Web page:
If an order has been entered that awards you child support and the other parent is behind by at least one full month in the child support payments, it is possible to pursue an enforcement action to collect the past-due child support.
In Nebraska, most counties have designated the county attorney as responsible for enforcement of child support obligations. Some counties have attorneys who are specifically designated to perform child support enforcement services. These attorneys are often referred to as authorized attorneys or child support attorneys.
If the other parent is not paying the court ordered child support obligation, you may take action to enforce the court order either with the help of a child support attorney through the county or through a privately hired attorney. The benefit of hiring a private attorney is that he or she may be able to expedite the initiation and conclusion of the enforcement action. Unlike a private attorney, you do not need to pay for the services of a child support attorney.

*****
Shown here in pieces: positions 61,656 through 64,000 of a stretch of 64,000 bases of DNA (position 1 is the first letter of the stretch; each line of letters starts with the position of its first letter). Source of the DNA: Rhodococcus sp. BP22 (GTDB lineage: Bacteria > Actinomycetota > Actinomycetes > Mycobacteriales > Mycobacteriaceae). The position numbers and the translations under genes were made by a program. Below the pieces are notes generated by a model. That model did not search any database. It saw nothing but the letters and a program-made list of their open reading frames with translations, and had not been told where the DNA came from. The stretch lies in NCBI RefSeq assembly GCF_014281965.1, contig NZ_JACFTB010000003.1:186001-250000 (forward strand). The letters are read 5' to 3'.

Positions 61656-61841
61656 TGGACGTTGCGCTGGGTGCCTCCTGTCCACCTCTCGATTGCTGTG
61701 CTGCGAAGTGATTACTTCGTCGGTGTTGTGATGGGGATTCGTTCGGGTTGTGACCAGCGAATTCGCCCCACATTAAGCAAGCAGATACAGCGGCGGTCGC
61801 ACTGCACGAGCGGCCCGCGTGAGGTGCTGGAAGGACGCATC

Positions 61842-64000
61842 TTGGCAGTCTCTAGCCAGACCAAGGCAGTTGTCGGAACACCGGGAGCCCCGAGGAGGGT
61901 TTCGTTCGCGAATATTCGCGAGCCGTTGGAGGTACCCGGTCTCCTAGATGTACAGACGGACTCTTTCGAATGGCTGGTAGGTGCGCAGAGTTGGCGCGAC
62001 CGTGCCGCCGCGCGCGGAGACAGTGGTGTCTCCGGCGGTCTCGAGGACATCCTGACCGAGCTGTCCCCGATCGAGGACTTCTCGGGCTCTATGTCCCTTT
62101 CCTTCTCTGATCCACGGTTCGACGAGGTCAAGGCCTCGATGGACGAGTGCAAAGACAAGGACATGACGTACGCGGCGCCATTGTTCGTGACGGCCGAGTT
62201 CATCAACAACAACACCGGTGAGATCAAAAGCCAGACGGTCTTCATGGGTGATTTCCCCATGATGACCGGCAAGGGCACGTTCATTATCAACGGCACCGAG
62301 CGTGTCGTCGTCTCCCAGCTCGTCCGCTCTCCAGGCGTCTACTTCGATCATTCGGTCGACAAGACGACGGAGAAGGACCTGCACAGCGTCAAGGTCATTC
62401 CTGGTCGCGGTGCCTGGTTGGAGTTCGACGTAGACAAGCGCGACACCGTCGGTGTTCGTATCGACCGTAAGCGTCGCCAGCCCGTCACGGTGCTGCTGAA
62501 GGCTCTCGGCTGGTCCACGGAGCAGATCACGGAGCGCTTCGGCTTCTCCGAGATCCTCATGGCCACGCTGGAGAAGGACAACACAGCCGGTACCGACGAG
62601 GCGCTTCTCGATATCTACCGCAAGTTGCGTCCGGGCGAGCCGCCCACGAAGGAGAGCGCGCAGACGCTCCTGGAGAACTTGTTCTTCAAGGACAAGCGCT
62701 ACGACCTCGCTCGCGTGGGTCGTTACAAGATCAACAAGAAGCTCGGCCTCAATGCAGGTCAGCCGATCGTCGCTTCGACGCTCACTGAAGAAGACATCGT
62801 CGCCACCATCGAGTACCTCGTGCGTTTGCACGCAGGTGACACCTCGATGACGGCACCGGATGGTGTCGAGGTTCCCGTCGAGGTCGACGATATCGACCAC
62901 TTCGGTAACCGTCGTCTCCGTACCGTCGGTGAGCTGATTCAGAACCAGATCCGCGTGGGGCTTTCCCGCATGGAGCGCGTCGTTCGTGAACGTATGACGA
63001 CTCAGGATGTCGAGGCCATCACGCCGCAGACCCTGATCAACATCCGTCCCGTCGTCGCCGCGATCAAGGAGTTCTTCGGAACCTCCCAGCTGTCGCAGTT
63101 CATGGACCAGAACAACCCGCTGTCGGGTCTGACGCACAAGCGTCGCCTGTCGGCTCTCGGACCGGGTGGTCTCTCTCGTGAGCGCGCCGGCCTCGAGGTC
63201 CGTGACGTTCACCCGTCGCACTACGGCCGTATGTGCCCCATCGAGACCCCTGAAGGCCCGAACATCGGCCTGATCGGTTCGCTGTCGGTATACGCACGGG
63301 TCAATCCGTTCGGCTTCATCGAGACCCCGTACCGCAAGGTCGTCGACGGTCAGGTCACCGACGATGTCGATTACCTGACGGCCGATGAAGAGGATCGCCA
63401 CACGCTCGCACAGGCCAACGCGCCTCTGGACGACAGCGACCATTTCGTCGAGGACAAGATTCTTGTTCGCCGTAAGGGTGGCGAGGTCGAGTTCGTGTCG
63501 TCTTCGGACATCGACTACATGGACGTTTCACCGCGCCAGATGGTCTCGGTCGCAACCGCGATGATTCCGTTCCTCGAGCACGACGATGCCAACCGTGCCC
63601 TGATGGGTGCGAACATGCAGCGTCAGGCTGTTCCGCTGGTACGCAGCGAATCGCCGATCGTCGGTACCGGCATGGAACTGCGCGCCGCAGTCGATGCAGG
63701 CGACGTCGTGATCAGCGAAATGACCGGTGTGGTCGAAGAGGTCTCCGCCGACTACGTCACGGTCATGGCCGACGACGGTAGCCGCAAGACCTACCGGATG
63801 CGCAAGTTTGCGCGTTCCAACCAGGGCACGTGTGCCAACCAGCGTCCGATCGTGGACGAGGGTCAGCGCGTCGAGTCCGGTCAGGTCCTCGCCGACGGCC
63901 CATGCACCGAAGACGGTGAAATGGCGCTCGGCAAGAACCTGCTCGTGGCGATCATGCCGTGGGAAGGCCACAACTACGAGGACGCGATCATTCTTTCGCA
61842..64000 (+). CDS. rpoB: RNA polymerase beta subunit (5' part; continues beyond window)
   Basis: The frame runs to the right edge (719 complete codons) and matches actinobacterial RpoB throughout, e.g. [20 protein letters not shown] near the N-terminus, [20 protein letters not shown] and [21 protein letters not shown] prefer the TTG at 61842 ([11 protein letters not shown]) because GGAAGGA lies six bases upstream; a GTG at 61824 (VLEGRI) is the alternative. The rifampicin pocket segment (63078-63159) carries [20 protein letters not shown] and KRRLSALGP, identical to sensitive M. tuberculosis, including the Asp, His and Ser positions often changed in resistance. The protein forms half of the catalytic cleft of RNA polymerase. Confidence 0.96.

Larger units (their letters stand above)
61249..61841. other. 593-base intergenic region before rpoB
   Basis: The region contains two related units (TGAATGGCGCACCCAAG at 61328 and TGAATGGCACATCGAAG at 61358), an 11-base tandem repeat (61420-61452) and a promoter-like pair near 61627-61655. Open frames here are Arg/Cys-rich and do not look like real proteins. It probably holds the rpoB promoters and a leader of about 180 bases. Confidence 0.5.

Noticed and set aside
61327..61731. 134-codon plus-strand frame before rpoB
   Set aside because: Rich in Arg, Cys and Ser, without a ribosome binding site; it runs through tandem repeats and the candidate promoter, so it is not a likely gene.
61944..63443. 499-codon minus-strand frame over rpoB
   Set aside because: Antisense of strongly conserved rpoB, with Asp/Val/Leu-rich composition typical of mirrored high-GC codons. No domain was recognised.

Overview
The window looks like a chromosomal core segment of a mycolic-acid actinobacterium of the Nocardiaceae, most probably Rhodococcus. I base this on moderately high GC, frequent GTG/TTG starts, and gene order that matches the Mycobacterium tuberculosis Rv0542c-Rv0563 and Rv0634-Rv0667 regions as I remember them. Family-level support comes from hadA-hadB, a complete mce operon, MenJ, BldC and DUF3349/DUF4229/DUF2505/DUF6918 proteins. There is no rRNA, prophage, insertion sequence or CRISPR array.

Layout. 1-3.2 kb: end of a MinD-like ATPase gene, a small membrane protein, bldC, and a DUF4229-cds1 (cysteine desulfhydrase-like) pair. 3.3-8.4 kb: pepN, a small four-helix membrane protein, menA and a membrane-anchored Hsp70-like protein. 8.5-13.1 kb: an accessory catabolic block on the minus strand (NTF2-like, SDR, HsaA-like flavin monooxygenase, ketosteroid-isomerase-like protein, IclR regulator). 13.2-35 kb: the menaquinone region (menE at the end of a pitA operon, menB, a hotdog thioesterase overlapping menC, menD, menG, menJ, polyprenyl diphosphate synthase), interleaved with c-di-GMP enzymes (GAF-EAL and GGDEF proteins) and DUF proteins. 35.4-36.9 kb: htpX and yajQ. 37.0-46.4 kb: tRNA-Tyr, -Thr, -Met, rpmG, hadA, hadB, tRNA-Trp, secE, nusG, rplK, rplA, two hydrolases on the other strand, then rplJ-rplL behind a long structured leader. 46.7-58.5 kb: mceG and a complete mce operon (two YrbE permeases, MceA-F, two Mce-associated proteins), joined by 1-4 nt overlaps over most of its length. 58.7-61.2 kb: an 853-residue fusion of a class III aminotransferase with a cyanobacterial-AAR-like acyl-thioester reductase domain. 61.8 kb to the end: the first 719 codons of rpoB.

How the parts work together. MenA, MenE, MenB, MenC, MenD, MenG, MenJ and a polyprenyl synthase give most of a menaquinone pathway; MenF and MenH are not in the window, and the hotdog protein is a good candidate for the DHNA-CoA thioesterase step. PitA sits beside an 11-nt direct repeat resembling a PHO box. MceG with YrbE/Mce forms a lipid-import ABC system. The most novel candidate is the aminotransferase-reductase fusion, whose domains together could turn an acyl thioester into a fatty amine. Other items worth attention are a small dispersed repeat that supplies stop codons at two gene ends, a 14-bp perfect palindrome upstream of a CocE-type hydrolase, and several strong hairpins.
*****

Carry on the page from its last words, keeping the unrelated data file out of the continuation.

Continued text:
To initiate an enforcement action in Nebraska, visit the website for the Nebraska Department of Health and Human Services Child Support Enforcement. There you will find an application for child support services. Or, you can call the Nebraska Child Support Customer Service Center directly at 1-877-631-9973.
You can also choose to retain a private attorney to initiate an enforcement action to seek compliance with your child support order.
Through the enforcement action, the court could order payment of both the current amount of monthly child support, plus an additional amount to be paid every month until the past-due child support amount (referred to as “arrearages”) is paid in full. The court could also order that your child support payments be automatically withheld from the payor’s paycheck.
Other enforcement actions include: the interception of state and federal tax refunds; garnishment of a checking or savings account; suspension of a driver’s license or professional license; and denial of a passport application.
The payor may be found in contempt of court if the court finds that his or her failure to pay child support is willful or intentional. Possible consequences include being fined or jailed.